NEWS + ADVICE
My Bad: How Mistakes Make Great Interview Stories
The interview dance is always difficult. How do you ‘wow’ the interviewers? How do you show what a great addition you would be to the hiring manager’s staff? Somewhere along the way you may even have been asked the infamous ‘what is your greatest weakness’ question. And floundered over how to answer that.
What if I were to tell you that a story about a mistake you made can actually help you get the job offer?
There are two big reasons for this. First, the push is on in many companies for ‘authenticity.’ Even where that is not a keyword, employers like people who can demonstrate self-awareness and growth. Second, a story about a mistake you made can answer a wide range of questions effectively even if you are not directly asked about a mistake you made.
Stories about mistakes should come late in an interview. First you need to demonstrate your competence and get them involved in your achievements as they relate to the role. Once you have made a ‘very capable, competent’ impression, telling about a mistake can help the interviewer be sympathetic and find you more likable. Both of those are vital in interviews for you to succeed.
How do you create a story about a mistake that helps you land the job?
Step 1. Think of a mistake you made and try to remember all the details.
What happened, why did you make the mistake, what was it, what did you do when you realized it was a mistake, how did you recover? Mistakes that make good interview stories are those which were significant to your work and from which you helped in the recovery.
Step 2. Accept that telling anyone about this might feel embarrassing.
This means you need to create the story and demonstrate both the feeling you had when you realized your mistake and also get beyond that enough to finish the story positively. You must tell the story without defensiveness. Provide the details needed to show the error but do not dwell on those in detail. Explain how you realized or learned you had made the mistake and what your next steps were.
Step 3. How did you correct the mistake you made?
This is the most critical part of the story. Once you describe the error briefly, move into the aftermath. What did you do to correct it? How quickly did you tell your boss or team or those who depended on you of the mistake? Even if someone else caught it before you, focus on your actions to correct it. Vital: What did you learn?
Here is the meat in the story:
- How you handled telling your boss or others involved about your error.
- How quickly and with whom you owned up to the mistake.
- Did you offer a potential solution or ask for help.
- What you did to fix or help repair the error and/or its impact.
- What you learned.
A government contractor had an opening and there were several excellent external candidates. One candidate had worked for the company some years before and was well-liked by those he worked with. The department VP wanted him hired immediately to fill a critical Program Manager position. The VP told HR not to waste their time in interviewing other candidates, just to bring in this man in to talk with another PM who knew him and the VP. The VP made an offer and told HR not to bother with reference checks but to have him start as quickly as possible.
The recruiting manager pushed back unsuccessfully in both cases. The man started but did not return from lunch the first day. Checking around, no one had seen him. Hours later an employee reported a non-responsive person lying in the parking lot and called 911. Turned out to be the new hire, passed out drunk. (He had been fired from two recent jobs for drinking interfering with his work which was discovered later.) The VP immediately took responsibility both to his entire department and up the chain. He:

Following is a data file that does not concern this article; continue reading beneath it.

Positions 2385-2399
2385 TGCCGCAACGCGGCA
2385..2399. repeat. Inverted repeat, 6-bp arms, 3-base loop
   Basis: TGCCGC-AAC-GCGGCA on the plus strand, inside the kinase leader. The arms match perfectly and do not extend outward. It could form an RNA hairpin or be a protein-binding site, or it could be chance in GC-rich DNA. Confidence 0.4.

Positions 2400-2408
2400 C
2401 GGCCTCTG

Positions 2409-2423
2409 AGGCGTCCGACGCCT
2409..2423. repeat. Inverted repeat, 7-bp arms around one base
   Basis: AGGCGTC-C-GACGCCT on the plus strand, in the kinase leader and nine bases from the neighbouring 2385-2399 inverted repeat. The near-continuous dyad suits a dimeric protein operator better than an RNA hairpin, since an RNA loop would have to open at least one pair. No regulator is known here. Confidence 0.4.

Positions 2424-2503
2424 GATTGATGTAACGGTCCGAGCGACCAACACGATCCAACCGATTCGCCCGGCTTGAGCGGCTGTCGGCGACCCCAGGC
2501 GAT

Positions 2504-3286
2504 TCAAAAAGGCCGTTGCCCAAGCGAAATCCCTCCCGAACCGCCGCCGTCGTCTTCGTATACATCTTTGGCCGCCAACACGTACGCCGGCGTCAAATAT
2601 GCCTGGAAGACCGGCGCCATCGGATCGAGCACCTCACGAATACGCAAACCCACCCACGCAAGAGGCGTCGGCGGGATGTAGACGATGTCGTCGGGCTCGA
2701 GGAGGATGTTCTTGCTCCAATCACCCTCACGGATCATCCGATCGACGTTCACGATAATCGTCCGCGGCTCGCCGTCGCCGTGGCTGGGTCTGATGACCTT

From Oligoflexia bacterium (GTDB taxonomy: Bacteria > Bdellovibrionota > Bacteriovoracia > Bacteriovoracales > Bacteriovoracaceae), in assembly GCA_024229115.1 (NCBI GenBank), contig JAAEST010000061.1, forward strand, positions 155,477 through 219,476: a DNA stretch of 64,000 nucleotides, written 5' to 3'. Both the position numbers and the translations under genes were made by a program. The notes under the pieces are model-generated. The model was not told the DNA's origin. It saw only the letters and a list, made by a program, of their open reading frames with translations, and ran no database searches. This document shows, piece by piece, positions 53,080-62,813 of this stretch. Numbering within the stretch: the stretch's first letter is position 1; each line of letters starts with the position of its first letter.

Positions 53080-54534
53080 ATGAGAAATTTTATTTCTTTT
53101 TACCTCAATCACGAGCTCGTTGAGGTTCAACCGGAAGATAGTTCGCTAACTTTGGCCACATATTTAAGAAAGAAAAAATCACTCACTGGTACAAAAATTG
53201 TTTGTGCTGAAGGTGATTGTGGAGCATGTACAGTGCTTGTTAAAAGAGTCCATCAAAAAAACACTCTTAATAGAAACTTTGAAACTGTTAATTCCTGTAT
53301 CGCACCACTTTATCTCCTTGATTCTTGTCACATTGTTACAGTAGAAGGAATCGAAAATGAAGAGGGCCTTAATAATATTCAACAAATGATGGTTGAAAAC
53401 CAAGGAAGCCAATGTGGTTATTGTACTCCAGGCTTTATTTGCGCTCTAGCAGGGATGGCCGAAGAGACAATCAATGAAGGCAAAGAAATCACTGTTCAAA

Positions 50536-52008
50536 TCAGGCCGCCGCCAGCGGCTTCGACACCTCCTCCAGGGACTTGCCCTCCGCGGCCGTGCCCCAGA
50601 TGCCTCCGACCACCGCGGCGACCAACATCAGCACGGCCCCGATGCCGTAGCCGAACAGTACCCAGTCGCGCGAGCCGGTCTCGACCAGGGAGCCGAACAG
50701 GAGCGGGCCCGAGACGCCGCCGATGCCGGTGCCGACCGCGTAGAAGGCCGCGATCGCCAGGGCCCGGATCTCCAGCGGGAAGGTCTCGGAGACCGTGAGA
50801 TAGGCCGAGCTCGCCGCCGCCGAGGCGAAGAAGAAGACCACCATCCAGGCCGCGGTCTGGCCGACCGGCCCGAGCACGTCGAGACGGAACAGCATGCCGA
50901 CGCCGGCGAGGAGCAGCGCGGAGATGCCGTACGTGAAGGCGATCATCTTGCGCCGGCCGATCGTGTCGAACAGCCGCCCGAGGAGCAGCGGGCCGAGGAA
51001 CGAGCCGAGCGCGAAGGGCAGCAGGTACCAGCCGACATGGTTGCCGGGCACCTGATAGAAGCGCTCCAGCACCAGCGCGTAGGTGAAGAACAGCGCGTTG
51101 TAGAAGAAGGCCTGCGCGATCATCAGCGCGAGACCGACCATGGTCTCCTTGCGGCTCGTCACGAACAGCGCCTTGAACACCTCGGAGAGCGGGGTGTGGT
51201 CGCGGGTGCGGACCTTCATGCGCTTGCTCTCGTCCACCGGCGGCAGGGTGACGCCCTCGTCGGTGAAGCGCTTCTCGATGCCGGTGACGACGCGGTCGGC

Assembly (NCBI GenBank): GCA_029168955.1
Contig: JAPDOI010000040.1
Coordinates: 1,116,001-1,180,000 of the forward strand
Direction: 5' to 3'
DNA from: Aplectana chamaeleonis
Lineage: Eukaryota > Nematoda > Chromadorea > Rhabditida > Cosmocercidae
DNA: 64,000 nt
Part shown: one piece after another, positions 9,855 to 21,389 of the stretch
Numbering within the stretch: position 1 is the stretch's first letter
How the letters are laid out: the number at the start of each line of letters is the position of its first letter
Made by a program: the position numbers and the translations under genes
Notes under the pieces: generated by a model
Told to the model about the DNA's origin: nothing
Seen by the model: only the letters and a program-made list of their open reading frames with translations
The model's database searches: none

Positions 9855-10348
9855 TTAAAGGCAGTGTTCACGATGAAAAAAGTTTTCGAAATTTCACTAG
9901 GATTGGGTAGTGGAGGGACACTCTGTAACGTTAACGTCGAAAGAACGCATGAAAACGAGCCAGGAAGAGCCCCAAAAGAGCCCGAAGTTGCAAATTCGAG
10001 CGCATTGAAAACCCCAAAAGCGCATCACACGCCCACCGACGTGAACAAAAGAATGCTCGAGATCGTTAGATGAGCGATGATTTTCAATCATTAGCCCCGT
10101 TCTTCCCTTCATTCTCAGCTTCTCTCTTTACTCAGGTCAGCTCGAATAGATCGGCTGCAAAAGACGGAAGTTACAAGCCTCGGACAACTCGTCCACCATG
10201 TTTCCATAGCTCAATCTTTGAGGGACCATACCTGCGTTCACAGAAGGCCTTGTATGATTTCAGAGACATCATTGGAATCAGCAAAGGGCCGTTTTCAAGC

- fired the person himself.
- admitted the person was an old friend and he had not thought it necessary to follow standard procedures.
- spoke directly about what a bad example he had set and apologized to HR, his bosses and the client.
- announced he had pressured HR to go around standard practice, they had pushed back but he had insisted, and he had been wrong to throw his position level around.
- communicated clearly and honestly to all involved.
- offered his mistake up as an example to use in training other executives and managers.
Plus he made an effort to learn more about effective hiring processes and created a better system with HR staff that was eventually adopted across the corporation.
How could you use this story in an interview? It could be an answer to a question on a mistake but also one on:
- learning or self-growth
- difficult communications with others
- accepting responsibility
- personal ethics
- managing people
You would not necessarily go into this much detail, so long as you clearly communicated how you had ignored the rules to hire an old friend. You might focus on only one part of the corrective actions – such as how you communicated with each audience, and just mention other steps briefly, depending on what you wanted to convey.
All of us have made some mistakes during our working experiences. Taking a clear look at one from your past can give you an excellent, memorable ‘success’ story that elevates your candidacy. Then practice it with a peer or past boss until you can clearly explain the mistake without defensiveness and how your actions afterwards contributed to your growth into the role you are seeking.
Patra Frame is ClearedJobs.Net’s HR Management Consultant. She is an experienced human resources executive and founder of Strategies for Human Resources. Patra is an Air Force veteran and charter member of the Women in Military Service for America Memorial. Follow Patra on Twitter @2Patra.This entry was posted on Thursday, February 07, 2019 5:48 pm